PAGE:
Featured Video Play Icon

Key & Peele – pirate chantey

In this 2015 sketch by comedy duo Keegan Michael Key and Jordan Peele, a group of pirates sing about how they have interacted with women over the years. However, unlike most depictions of pirate chants, the lyrics to their song demonstrate feminist values and are respectful to women. The pirates sing about not taking advantage of women when they are intoxicated, about a women’s right to choose, and about not sexually objectifying women’s bodies. The main chorus of the song highlights the message of respecting women by saying, “we say ‘yo ho’ but we don’t say ‘hoe,’ ‘cause ‘hoe’ is disrespectful yo.”

The piece ends with one pirate beginning to tell a story objectifying a woman – calling her a slut and sexually objectifying her body. He’s shot immediately and the camera pans to the captain standing with a smoking pistol on the balcony. The skit surprises the viewers once more, as the captain for all these burly, dirty men is a woman. The pirates stand at attention, saluting her in silence until she begins the chorus once more, chanting with the men, “cause it’s ‘yo ho’ but we don’t say ‘hoe,’ ‘cause ‘hoe’ is disrespectful yo.”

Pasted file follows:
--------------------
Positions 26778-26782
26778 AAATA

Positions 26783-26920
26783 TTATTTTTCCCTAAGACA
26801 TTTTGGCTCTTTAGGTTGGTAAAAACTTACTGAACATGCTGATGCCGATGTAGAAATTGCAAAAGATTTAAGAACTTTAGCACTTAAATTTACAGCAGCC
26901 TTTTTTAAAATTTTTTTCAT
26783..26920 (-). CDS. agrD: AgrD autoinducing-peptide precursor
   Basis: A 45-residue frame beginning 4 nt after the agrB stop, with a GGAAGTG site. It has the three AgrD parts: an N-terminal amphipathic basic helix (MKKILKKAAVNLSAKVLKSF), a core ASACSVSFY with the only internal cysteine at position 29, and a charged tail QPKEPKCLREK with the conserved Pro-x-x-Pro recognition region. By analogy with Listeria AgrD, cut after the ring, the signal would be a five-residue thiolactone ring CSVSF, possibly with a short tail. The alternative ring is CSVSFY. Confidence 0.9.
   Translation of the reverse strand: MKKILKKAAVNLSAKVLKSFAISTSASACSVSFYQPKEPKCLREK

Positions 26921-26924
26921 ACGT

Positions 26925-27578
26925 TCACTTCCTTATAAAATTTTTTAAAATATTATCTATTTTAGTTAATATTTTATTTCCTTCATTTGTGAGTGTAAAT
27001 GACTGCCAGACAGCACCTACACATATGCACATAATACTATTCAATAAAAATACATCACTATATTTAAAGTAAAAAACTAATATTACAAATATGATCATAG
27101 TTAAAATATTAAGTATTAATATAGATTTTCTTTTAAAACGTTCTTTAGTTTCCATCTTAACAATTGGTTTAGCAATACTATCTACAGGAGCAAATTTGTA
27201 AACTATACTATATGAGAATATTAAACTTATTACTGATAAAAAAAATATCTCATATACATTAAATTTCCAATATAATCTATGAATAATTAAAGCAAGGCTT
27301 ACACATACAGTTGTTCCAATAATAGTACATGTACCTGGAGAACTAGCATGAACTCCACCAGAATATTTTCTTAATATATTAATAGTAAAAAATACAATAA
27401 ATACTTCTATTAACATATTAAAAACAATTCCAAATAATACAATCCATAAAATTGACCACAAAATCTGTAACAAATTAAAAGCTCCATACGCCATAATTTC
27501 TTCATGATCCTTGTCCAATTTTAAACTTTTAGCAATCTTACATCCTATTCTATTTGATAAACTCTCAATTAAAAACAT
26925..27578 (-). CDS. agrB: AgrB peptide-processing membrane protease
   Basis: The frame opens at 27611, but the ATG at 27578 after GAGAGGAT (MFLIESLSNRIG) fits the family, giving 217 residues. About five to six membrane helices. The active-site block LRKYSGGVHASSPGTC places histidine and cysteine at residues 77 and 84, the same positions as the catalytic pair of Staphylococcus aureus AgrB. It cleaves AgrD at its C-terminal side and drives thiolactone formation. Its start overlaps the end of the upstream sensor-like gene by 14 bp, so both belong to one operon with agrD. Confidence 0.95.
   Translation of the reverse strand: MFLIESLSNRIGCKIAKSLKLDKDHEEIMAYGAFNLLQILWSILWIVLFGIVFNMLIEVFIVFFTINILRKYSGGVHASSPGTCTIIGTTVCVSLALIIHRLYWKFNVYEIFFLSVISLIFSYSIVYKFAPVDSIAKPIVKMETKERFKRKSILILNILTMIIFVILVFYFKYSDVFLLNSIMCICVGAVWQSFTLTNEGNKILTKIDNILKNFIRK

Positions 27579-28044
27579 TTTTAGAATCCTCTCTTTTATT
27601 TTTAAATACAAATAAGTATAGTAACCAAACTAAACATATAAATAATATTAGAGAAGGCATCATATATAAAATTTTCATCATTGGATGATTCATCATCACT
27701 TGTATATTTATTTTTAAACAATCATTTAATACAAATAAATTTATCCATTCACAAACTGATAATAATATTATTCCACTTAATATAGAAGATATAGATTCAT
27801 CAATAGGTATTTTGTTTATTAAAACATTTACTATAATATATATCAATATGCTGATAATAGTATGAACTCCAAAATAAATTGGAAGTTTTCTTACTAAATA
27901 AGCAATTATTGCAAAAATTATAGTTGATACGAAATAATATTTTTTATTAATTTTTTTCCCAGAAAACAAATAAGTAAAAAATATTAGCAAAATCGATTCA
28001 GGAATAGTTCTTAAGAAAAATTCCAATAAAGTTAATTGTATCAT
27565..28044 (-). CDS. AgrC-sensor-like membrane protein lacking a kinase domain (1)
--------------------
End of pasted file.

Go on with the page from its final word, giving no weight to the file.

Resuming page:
How are women represented in pirate movies? What is the danger in portraying women and treasure as the objects to be obtained in order to live the pirate lifestyle?

Many of the interludes within this skit, such as the story about respecting a woman’s right to choose, are very specific. What are the dominant ideas about how women are valued and treated that this video is trying to get viewers to think about?

The pirates depicted in this skit reference those from the 17th to 19th centuries. What other groups in history have been categorized as womanizers? How are sexual pleasure and desire represented and thought about differently depending on gender?

Were you surprised to discover the captain was a woman? Why? What does this portrayal say about gender roles, leadership, and women leading men?

Our Funders